PrudenceThe conversation at Palace Beautiful continues with Prudence asking Christian some questions. Prudence represents our carefulness to walk in the wisdom and truth of God’s Word. To be prudent is to live and act with discretion and to exercise good judgment. Prudence is the practical outworking of wisdom. Christian prudence is godly wisdom in action, as we apply God’s Word to what we think, say and do.

Piety began the discussion by drawing out Christian’s story and testimony for the benefit of all in the Palace; Prudence probes deeper. She presses Christian into a more weighty conversation that explores his inner motivation and struggles. Her questions focus on:

    1. His inward battles with former lusts
    2. His fortitude to fend off carnal thoughts and worldly temptations
    3. His strategy to guard his heart and mind against sin

Earlier in his pilgrimage Christian had been careless and unwise. Rather than heeding truth and keeping in the Way, he was swayed for a time by the advice of Worldly Wiseman. The answers that Christian now gives to Prudence’s questions show us the progress that he has made on his journey in gaining spiritual wisdom.

First she asks him if he ever entertains thoughts about his former way of life: “Do you not think sometimes of the country where you came from?” Christian formerly resided in the town of Destruction, but when he thinks of that place now, it is with “shame and detestation.” Israel sinned in the Old Testament when their hearts were “turned back to Egypt” (Acts 7:39). But Christian is intent to leave behind his old way of life. He desires “a better country” quoting from Hebrews:

And truly if they had called to mind that country from which they had come out, they would have had opportunity to return. But now they desire a better, that is, a heavenly country. Therefore God is not ashamed to be called their God, for He has prepared a city for them (Hebrews 11:15-16).

Prudence then asks if he is ever enticed by some of the things that he once was accustomed to do in his former way of life. Christian admits that he struggles, but he truly desires now to do what is right. He does not want carnal thoughts to disturb and trouble him. Those thoughts in which he once found sinful pleasure are a grief to him now. He acknowledges the ongoing battle in his heart against remaining sin.

If, then, I do what I will not to do, I agree with the law that it is good. But now, it is no longer I who do it, but sin that dwells in me. For I know that in me (that is, in my flesh) nothing good dwells; for to will is present with me, but how to perform what is good I do not find. For the good that I will to do, I do not do; but the evil I will not to do, that I practice (Romans 7:16-19).

Sometimes evil thoughts are brought down and subdued. At other times they rise up to entangle and agitate. Christian confesses to Prudence that the hours when his thoughts are free from carnal temptations, while too few, are like gold to him.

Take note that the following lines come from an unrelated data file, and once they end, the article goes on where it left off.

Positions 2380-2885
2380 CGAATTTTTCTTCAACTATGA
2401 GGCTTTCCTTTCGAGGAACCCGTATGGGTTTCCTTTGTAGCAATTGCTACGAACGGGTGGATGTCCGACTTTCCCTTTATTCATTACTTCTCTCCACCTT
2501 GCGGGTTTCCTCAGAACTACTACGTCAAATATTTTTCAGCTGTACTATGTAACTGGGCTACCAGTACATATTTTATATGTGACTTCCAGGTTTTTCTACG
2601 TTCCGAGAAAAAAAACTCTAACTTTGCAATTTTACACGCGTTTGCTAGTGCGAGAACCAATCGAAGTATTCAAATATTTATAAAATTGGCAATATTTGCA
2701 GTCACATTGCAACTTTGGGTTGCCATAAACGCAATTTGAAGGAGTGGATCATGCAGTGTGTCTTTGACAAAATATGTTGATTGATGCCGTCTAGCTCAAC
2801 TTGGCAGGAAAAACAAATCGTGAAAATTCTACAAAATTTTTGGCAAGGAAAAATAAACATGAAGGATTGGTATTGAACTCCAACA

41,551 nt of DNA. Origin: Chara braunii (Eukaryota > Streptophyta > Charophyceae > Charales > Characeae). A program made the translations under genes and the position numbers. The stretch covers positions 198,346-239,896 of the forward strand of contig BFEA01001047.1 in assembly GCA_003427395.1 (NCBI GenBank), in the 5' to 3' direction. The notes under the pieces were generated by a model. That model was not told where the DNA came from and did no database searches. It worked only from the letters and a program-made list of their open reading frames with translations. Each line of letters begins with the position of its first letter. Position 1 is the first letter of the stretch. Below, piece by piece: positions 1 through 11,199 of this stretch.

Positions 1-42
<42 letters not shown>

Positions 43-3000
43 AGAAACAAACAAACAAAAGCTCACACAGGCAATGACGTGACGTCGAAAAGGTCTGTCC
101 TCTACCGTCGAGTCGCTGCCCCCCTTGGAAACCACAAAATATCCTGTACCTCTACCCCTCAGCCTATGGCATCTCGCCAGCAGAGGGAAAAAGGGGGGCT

Prudence then asks Christian about his strategy to guard against carnal thoughts. What means are most effective in vanquishing besetting sin?

Christian mentions the value of meditating on God’s Word. He ponders the truth of Scripture and preaches it to himself. He anchors his thoughts in the promises of the gospel: the cross of Christ (the place of deliverance), the imputed righteousness of Christ (the coat he now wears), the assurance of salvation (his roll that he carries close to his heart), and his destination (eternal life in heaven).

Finally Prudence asks him why he is so eager to reach heaven. Christian is anchored in God’s Word and aiming for eternity. He has embarked on a journey and understands that this world is not his home. It is filled with sin, death, trials and afflictions, and it can wearisome as we press on day by day. We must remember that we are just passing through. Christian longs for the joys that await us in glory:

    • There we will see Christ face to face (1 John 3:1-3; Revelation 22:4).
    • There we will be free, not just from sin’s condemnation and power, but from its presence (Revelation 21:27, 22:3).
    • There we will have life eternal; there will be no more death (Isaiah 25:8; Revelation 21:4)
    • There we will be in the company of angels (Revelation 4:8) and the redeemed (Philippians 3:20) forever.

In the next post the conversation will continue with Charity.

A Guide to John Bunyan’s The Pilgrim’s Progress
See TOC for more posts from this commentary

The text for The Pilgrim’s Progress and images used are public domain
Notes and Commentary ©2014 Ken Puls
Unless otherwise indicated, all Scripture quotations are from the New King James Version (NKJV) ©1982 by Thomas Nelson, Inc.

Forever and Always

Cape Coral Sunbeams
Each moment is a treasure,
A present to employ,
Not chasing fleeting pleasures,
But finding lasting joy.
The truth that Christ is risen,
It changes everything;
My hopes, my dreams, my passions,
Now center on my King!

I live to serve my Savior,
Not just to seize the day;
But to lay hold of glory,
Forever—
Forever and always!

Words and Music ©2011 Kenneth A Puls and Rebecca Ascol Sissons

See more of this worship song and check out what’s new:

Just added (free downloads) a lyrics sheet and new recording from our Morning Service at Grace Baptist Church Cape Coral, FL (March 16, 2014). Sheet music for this song is also available.